Are family medicine residents adequately trained to deliver palliative care? Can Fam Physician 2015;61:e577-82.
Rajagopal MR, Kumar S. A model for delivery of palliative care in India – The Calicut experiment. J Palliat Care 1999;15:44-9.
Downing J, Batuli M, Kivumbi G, Kabahweza J, Grant L, Murray SA, et al.
Apalliative care link nurse programme in Mulago hospital, Uganda: An evaluation using mixed methods. BMC Palliat Care 2016;15:40.
Knaul FM, Farmer PE, Bhadelia A, Berman P, Horton R. Closing the divide: The Harvard global equity initiative-lancet commission on global access to pain control and palliative care. Lancet 2015;386:722-4.
Ratcliff C, Thyle A, Duomai S, Manak M. Poverty reduction in India through palliative care: A pilot project. Indian J Palliat Care 2017;23:41-5.
] [Full text]
[Figure 1], [Figure 2]
[Table 1], [Table 2]
|This article has been cited by|
||Standards, Guidelines, and Quality Measures for Successful Specialty Palliative Care Integration Into Oncology: Current Approaches and Future Directions
| ||Arif H. Kamal,Claudia Bausewein,David J. Casarett,David C. Currow,Deborah J. Dudgeon,Irene J. Higginson |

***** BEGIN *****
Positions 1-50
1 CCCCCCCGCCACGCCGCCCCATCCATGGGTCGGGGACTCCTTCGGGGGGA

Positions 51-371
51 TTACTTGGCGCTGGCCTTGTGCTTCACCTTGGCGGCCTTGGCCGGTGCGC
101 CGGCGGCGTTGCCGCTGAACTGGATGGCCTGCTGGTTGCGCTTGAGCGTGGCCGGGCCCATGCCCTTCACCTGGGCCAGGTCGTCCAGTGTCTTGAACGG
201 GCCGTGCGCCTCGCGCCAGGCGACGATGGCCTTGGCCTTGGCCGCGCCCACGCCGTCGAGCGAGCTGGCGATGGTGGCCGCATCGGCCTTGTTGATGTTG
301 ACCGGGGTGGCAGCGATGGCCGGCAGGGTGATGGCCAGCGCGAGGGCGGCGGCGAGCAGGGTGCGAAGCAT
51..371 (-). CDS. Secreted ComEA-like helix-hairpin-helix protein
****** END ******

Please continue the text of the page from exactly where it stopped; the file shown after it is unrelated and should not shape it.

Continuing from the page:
| ||Journal of Clinical Oncology. 2020; 38(9): 987 |
|[Pubmed] | [DOI]|
||Rural elderly and access to palliative care: A public health perspective
| ||AbhijeetVasant Jadhav |
| ||Indian Journal of Palliative Care. 2020; 26(1): 116 |
|[Pubmed] | [DOI]|
||Progress in psycho-oncology with special reference to developing countries
| ||Rangaswamy S. Murthy,Annie Alexander |
| ||Current Opinion in Psychiatry. 2019; 32(5): 442 |
|[Pubmed] | [DOI]|
||Palliative care: training the primary care workforce is more important than rebranding
| ||Scott A Murray,Sarah Mitchell,Kirsty Boyd,Sebastien Moine |
| ||BMJ. 2019; : l4119 |
|[Pubmed] | [DOI]|
||Integrated primary palliative care model; facilitators and challenges of primary care/family physicians providing community-based palliative care
| ||Shrikant Atreya,Chaitanya Patil,Raman Kumar |
| ||Journal of Family Medicine and Primary Care. 2019; 8(9): 2877 |
|[Pubmed] | [DOI]|